Energy has long been recognized to be essential in meeting basic human needs, in stimulating and supporting economic growth and in enhancing the quality of life in human settlements. Increased energy use means increased ability to produce the necessities sand amenities of life such as food, shelter, clothing, communications, transport and health care. It is agreed that developing countries must raise their outputs to a level which will provide an acceptable standard of living for everybody in the world.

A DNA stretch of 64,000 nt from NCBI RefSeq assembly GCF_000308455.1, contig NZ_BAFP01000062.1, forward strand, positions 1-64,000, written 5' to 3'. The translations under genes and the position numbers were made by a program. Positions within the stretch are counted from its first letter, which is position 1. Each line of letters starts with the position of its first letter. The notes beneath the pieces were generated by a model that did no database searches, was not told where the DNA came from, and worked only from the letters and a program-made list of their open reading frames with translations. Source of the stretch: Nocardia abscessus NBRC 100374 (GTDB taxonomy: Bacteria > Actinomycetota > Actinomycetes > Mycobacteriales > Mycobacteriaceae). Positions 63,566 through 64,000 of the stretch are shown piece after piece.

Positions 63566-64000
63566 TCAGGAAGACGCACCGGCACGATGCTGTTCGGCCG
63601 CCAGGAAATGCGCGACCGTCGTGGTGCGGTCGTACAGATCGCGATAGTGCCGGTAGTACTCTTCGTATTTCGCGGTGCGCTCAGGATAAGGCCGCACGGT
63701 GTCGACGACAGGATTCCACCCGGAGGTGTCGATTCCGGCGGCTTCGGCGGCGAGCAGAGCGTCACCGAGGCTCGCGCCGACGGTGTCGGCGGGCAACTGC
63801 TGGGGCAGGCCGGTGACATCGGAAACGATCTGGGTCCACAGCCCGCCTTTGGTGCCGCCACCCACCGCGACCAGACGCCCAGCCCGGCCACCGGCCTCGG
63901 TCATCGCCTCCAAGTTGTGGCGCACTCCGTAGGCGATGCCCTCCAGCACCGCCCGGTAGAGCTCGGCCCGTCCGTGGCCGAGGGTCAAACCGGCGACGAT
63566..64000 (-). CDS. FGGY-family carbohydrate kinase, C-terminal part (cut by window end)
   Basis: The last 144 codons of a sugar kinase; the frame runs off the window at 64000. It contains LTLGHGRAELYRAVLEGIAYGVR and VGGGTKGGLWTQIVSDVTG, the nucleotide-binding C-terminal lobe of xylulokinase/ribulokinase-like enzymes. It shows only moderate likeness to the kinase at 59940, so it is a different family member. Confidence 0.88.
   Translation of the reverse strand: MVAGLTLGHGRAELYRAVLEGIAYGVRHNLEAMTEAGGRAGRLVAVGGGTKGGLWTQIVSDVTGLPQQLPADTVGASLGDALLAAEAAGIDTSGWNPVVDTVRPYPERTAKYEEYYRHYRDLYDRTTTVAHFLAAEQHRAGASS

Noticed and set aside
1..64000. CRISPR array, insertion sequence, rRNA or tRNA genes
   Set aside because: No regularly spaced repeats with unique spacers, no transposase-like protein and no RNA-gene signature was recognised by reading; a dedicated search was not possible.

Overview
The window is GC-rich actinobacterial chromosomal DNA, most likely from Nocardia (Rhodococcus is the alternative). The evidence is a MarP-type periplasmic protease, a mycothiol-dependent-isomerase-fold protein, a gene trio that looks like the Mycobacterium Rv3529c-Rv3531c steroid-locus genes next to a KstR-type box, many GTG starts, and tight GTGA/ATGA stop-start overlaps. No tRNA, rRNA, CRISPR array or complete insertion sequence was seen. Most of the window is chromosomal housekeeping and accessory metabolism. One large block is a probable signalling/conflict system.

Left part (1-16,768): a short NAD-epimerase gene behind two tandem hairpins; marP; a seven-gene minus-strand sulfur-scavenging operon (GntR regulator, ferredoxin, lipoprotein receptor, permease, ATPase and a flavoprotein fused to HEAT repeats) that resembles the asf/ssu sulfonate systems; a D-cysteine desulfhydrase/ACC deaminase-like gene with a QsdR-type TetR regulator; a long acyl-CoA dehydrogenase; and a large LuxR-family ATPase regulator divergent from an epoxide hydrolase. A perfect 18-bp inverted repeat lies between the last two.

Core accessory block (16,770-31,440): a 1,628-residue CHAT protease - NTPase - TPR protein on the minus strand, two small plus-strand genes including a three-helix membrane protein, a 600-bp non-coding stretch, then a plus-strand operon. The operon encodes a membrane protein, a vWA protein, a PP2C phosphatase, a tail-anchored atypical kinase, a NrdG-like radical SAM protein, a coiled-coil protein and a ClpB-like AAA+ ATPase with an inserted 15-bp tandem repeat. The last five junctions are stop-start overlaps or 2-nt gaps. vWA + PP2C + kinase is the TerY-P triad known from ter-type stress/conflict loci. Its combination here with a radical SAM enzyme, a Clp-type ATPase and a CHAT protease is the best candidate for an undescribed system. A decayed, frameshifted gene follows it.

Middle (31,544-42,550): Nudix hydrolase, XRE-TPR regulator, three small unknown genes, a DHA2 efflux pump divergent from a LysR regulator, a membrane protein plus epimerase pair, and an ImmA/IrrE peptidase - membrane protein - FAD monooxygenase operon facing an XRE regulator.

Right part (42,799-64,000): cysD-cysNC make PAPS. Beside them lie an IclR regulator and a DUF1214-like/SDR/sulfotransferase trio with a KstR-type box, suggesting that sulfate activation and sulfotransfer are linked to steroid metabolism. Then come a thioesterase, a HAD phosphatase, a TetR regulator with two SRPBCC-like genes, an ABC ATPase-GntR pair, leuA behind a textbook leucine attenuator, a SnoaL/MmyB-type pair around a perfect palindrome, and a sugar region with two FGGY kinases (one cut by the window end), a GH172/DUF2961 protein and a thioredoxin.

However, the production and use of energy are associated with certain negative environmental impacts, including land-based and atmospheric pollution which threatens the very health and well-being of the society that the increased energy is expected to serve. This calls for a new approach to managing energy production and use that will address the equity, efficiency and environmental considerations in a balanced manner